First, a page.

20. 20. SQL Stores• Disk based storage, Fixed schema• Data is stored as table (row by row and columns – row store), Durable and transactional• Mainly B-tree as the indexing mechanism• Dynamic locking/ Lock free for concurrency control• Write-ahead log (WAL) / transactional log for crash recovery• Takes advantage of bleeding hardware (SSD, flash cards, CPUs, memory, cloud enabled, …)• Concurrent read/write/update/delete same row
  21. 21. SQL – Good• Simple or complex aggregation• Statistics, reports at data store level• Need access to more than one tuple of information• Results based on multiple search conditions – SELECT foo FROM bar where X=1 and Y=2• Fetching of ordered or array of data• Compatible with many tools
  22. 22. SQL – Bad• SQL complexity, parsing cost, client/server overhead• Learning and relational model design• Performance and Scalability – Strictly single node write – Sharding causes more trouble operationally – Operational maintenance, fire fighting• Puts a break to rapid development cycles
  23. 23. NoSQL Stores …• Non relational, schema free• Highly Distributed• Simple CLI, REST, SOAP or API driven• Eventually consistent, depends store to store• Ability to dynamically define new attributes• Concurrency & Consistency – @application
  24. 24. NoSQL Stores …• Multiple Types based on storage architecture• Key Value, KV • Very popular for simple key-value lookups; disk/memory• Document • Popular for document type of storage• Graph • Connected graph with entity relationship• Column Family • Key value with fixed column families, allows dynamic columns within column family
  25. 25. NoSQL Stores• Key-Value Stores • Column Family – Dynamo Clones – BigTable Clones • Membase • Cassandra • Riak • HBase • Redis • HyperTable • Tokyo Cabinet • Voldemort• Document Stores • Graph Databases • MongoDB • Neo4J • CouchDB • InfoGrid • SimpleDB • AllegroGraph • FlockDB
  26. 26. NoSQL - Good• Fits very well for volatile data• High read or write throughput• Automatic horizontal scalability (Consistent hashing)• Simple to implement, no investment for schema design• Application logic defines object model• Support of MVCC in some form• Compaction and un-compaction happens at app tier• In-memory or disk based or combination @performance penalty
  27. 27. NoSQL - Good• Rapid development cycles, programmer friendly• Reduces the footprint at data store level• NoSQL in general faster than SQL• Supports INSERT, DELETE, SELECT• Data is distributed by KEY over nodes (depends on solution)• Lists, sets, queues, pub-sub are also supported by some NoSQL – Redis, Riak
  28. 28. NoSQL - Bad• Packing and Un-packing of each key• Lack of relation from one key to another• Need whole value from the key even when you need 1-byte• Concurrency for latest copy is your take• Data store is merely a storage layer, can’t be used for: – Analytics – Reporting – Aggregation – Ordered values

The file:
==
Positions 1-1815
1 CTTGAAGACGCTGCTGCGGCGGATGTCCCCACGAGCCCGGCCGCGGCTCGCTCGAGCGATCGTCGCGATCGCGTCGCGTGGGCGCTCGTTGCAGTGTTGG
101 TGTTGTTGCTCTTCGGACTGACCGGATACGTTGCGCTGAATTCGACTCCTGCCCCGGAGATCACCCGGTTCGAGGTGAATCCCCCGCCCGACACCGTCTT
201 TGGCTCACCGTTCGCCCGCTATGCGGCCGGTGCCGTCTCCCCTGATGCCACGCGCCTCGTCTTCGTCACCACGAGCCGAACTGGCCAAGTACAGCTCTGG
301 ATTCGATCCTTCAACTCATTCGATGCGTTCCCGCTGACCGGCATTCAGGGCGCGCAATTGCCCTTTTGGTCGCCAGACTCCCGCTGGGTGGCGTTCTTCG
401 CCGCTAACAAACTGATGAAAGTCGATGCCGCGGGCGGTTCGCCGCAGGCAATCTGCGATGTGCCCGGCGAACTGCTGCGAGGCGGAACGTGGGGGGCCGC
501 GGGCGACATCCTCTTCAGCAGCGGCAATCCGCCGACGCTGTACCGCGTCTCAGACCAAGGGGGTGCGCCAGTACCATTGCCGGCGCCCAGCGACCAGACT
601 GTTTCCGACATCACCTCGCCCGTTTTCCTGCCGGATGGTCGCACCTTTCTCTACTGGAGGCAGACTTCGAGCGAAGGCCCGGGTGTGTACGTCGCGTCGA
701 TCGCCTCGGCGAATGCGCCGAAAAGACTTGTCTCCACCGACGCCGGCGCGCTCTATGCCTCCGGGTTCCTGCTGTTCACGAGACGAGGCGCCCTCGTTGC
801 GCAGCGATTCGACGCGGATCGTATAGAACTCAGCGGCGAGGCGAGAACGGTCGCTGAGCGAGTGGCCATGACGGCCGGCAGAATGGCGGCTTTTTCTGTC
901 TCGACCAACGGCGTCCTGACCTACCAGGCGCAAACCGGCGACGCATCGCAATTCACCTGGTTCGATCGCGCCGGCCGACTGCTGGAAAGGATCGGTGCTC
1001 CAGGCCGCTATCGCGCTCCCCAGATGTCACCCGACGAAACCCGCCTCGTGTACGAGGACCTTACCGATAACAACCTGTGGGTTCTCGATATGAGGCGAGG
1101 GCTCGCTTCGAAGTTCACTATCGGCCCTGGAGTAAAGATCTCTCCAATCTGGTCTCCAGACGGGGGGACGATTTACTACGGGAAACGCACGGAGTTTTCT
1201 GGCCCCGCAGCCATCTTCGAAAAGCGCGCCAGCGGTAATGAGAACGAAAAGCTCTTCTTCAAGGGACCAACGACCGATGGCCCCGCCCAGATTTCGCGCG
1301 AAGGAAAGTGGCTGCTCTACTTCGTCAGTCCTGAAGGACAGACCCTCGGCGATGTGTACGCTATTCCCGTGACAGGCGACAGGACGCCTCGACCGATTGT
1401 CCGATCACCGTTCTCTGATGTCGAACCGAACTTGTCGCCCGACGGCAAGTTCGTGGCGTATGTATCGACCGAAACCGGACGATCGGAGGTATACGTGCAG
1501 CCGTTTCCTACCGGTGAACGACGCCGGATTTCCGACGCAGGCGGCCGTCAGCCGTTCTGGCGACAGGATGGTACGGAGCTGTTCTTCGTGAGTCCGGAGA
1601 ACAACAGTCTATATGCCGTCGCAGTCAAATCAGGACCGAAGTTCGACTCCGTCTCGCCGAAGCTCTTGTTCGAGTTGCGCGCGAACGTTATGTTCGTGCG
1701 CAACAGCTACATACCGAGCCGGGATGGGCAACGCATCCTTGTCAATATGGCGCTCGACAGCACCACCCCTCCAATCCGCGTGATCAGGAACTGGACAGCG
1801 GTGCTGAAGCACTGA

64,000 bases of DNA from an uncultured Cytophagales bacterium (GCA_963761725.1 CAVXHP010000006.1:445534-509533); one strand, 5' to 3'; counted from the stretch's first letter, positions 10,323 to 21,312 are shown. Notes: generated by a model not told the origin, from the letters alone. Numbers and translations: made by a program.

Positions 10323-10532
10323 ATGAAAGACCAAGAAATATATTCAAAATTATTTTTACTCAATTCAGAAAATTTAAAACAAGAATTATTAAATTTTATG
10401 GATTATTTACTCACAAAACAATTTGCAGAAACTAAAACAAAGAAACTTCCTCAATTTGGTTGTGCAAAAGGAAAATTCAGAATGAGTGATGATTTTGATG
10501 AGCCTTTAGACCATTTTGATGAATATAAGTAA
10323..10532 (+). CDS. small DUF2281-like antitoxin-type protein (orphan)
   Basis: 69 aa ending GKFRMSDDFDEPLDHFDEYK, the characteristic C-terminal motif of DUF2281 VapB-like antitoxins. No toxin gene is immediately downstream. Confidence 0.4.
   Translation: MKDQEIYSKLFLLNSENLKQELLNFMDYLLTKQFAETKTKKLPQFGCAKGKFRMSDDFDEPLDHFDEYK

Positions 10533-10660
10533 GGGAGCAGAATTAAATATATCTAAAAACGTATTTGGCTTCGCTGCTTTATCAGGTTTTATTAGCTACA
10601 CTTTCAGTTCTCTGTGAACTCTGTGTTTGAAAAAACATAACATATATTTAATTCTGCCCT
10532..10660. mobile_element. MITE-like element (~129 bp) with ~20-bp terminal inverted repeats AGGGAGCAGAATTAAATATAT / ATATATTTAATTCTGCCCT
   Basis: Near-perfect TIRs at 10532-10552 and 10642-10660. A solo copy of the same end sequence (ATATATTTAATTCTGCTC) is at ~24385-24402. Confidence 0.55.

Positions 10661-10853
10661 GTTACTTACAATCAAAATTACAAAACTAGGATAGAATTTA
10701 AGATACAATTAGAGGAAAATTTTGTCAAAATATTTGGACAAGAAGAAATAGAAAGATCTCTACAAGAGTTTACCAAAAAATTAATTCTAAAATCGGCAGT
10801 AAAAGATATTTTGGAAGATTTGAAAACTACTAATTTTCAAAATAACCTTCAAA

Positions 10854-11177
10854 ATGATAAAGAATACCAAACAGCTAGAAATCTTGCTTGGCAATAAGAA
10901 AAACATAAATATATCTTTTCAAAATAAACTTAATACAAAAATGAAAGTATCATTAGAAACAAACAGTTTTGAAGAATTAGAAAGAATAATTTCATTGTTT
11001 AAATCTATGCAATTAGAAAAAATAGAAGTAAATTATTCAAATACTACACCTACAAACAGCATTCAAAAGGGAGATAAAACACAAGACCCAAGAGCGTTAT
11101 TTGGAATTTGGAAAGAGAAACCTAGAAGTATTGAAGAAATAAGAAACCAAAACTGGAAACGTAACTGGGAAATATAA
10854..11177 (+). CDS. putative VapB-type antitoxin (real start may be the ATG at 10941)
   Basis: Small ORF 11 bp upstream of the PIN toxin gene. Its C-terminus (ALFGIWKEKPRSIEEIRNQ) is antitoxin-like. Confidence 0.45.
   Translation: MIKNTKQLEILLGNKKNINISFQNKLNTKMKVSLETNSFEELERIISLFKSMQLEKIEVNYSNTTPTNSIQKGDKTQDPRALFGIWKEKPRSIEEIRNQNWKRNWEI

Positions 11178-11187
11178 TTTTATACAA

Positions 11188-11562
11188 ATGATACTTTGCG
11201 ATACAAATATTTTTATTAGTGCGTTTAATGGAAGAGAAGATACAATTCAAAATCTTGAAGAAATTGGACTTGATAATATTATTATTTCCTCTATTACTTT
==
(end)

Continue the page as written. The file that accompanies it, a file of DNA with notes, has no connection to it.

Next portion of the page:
29. 29. SQL/NoSQL – Good and Bad• Performance mainly depends on amount of memory• Disk bound both takes a hit – SQL has advantage due to sequential and read-ahead• Optimization towards frequently accessed data – SQL engines maintain LRU, buffer pool – Read from slave nodes, may not be up2date• SQL Engines are proven and widely in use• People use WTC – NoSQL & SQL
  30. 30. Analytic Stores• Data warehousing, mainly for processing large data sets• Data marts, Dimensional, Fact and Aggregate tables• ETL, BI, Reporting, Analytics• Columnar, Distribution and Compression is the key
  31. 31. Data Analytics• Data Analytics is critical for every business – Combine heterogeneous data sources • Weblogs, user activity, transactional data, purchase history, user profile, crm, marketing, campaign performance, … – Complex Reporting – Understand user behavior, geo, interest levels – Recommendation – User (re)targeting – Product usage, features most (not) liked – Increase ROI, user satisfaction• It helps business in every aspect to inspect, understand, implement, apply – Waterfall model
  32. 32. Data Science• Large data helps to build good models due to high probability –Statistics –Predictions –Data Analysis –Build test models, continuously • AB test • Apply slowly to selected users or clients • Fine tune it • Adopt globally
  33. 33. Analytic Stores• Columnar data warehouse solutions – GreenPlum (EMC, DCA appliance) – Vertica (HP, appliance coming) – ParAccel – InfoBright (MySQL based) – InfiniDB (open source, Calpont appliance) – Netezza (IBM, appliance) – XtremeData dbX (appliance) – TeraData
  34. 34. Analytic Stores - BigData• Hadoop is leading the BigData platform• Rapidly Growing - Analytics Platform – HDFS, Map Reduce direct processing – HIVE – HBASE – IMPALA - Cloudera announced last week based on Google’s Dremel – DRILL – Apache open source version, in works – Google BigQuery
  35. 35. Document Store•Document Stores – Supports complex data model than KV – Good at handling content management, session, profile data – Multi index support – Dynamic schemas, Nested schemas – Auto distributed, eventual consistency – MVCC (CouchDB) or app logic (MongoDB)•MongoDB, SimpleDB: widely adopted in this space•Use Case: Search by complex patterns & CRUD apps
  36. 36. Column Family Store• Hbase (Apache), Cassanda (Facebook) and HyperTable (Bidu) – Hbase – CA – Cassandra – AP• Model consists of rows and columns• Scalability: Splitting of both rows and columns – Rows are split across nodes using primary key, range – Columns are distributed using groups – Horizontal and vertical partitioning can be used simultaneous• Extension of document store
  37. 37. Graph Store• Social Graph• Relationship between entities• Data modeling on social networks• Common Use Cases –List of friends, Shared with common property –Recommendation system –Following –Followers –Common Connections
  38. 38. Cloud Data Stores• “Database As Service” Models: – Amazon RDS, DynamoDB, SimpleDB, PostgreSQL – Xeround (MySQL) – Microsoft SQL Azure Database (SQL Server) – Google App Engine (NoSQL) – SalesForce Database.com (Oracle) – ClearDB (MySQL) – Cloudant(CouchDB)
  39. 39. Finally … SQLWorks great, can’t easily scale NoSQLWorks great, can’t fit for all Analytics, BigDataEvery business need it
  40. 40. Questions ?•http://scalein.com/•http://venublog.com/•venu@venublog.com•Twitter: @vanuganti